Ensuring those families that have been displaced by Cyclone Evan stay healthy, is being seen as crucial over the coming days as Samoa deals with the cyclone's aftermath.
Disaster relief officials are still assessing the damage of Evan which struck the country late last week, killing at least five people.
27 evacuation centres are providing temporary accommodation for more than 4,000 people who were displaced by the cyclone and associated flooding.
Oxfam's Water and Sanitation Advisor, Andy Thomson, was in Samoa monitoring a water programme when Evan hit and says there's been extensive damage around river systems and water treatment plants.
He says NGOs are working hard to provide clean water and sanitation advice.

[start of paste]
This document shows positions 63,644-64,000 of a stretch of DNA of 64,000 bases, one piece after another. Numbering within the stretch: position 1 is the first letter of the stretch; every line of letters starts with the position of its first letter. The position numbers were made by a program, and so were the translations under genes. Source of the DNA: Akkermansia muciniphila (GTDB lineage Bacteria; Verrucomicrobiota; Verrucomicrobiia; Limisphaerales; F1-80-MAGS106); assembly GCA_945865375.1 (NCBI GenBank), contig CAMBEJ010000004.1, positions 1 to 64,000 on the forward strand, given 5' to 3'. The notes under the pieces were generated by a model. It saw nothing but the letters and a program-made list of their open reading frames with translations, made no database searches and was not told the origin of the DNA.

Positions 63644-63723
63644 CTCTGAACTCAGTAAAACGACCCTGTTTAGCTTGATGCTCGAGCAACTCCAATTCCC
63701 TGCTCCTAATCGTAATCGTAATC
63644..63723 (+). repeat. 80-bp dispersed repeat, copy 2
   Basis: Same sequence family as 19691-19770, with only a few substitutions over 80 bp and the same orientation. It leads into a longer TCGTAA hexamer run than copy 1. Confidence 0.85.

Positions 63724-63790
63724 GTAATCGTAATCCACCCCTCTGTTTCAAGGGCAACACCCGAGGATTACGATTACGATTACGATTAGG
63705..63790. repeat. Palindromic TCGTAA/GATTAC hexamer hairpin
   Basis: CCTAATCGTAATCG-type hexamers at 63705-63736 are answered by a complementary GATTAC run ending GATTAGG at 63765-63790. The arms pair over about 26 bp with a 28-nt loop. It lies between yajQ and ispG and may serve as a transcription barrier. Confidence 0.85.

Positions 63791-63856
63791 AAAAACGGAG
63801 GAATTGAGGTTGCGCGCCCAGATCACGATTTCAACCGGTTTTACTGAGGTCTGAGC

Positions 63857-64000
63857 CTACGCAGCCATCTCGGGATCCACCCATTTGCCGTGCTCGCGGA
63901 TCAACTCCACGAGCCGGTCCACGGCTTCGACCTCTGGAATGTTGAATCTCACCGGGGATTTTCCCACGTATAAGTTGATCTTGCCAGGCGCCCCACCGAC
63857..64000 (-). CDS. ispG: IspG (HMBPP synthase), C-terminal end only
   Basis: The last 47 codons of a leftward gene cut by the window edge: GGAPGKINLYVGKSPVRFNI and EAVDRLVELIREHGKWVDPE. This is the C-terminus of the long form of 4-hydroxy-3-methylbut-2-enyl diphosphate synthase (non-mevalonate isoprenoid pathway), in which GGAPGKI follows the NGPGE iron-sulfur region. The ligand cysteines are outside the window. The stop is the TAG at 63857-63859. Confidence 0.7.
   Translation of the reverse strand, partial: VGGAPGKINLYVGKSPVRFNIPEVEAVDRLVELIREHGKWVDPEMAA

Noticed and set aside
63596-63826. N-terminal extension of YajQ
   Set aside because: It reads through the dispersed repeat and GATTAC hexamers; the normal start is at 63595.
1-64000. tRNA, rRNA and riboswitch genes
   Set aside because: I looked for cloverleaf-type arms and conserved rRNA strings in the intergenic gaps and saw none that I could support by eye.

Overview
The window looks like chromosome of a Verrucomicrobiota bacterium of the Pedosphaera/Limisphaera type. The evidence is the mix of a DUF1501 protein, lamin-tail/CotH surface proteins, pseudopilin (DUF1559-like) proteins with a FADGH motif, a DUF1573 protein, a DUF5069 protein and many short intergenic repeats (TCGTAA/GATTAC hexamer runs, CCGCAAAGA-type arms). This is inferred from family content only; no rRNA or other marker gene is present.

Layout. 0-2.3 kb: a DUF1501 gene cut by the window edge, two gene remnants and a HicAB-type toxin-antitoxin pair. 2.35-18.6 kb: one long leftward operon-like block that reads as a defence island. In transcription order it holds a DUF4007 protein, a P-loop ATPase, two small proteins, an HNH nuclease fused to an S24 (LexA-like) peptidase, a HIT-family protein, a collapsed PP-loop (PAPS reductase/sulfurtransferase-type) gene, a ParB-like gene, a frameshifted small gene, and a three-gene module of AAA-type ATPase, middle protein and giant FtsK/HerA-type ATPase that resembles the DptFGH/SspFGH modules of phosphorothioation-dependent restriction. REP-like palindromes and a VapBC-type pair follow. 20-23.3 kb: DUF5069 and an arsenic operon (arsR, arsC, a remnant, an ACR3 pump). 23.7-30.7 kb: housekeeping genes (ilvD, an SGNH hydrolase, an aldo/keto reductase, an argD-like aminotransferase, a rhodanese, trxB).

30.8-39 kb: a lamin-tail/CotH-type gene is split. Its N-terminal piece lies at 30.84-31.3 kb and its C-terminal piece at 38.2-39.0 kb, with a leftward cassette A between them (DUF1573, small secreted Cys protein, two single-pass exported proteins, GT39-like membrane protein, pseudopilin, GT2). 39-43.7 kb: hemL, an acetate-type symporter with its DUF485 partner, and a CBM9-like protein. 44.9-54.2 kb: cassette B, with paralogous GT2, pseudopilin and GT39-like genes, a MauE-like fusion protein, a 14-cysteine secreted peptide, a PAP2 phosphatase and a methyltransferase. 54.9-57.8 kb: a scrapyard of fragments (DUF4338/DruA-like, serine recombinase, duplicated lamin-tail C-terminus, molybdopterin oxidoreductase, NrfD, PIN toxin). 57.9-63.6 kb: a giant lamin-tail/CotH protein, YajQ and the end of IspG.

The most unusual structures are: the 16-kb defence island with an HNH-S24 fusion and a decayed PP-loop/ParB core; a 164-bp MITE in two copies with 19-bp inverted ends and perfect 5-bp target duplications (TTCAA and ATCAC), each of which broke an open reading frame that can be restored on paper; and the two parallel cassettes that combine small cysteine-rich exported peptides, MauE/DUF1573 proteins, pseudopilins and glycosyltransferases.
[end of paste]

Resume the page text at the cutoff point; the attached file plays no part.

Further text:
"Things like you know sort of hygiene kits, buckets, just basic tools and equipment for people to actually start to clean up and actually start rebuilding their lives I think are pretty crucial at the moment."
A second shipment of relief supplies for victims of Tropical Cyclone Evan arrived in Samoa from Pago Pago last night.
The Fotu o Samoa, which was drydocked in Pago Pago when the cyclone struck, took 10 pallets of canned food, water, milk and clothing donated by businesses and individuals in American Samoa.
The first shipment was dleivered by the Lady Naomi ferry over the weekend.
Motu Seui Jr. who is coordinating the American samoa Government Samoia Relief Drive says they will continue to collect donations.
The next boat trip to Apia is the Lady Naomi on Friday.
Yesterday Samoa Prime Minister Tuilaepa Sailele Malielegaoi thanked the people and Government of American Samoa for immediate relief supplies.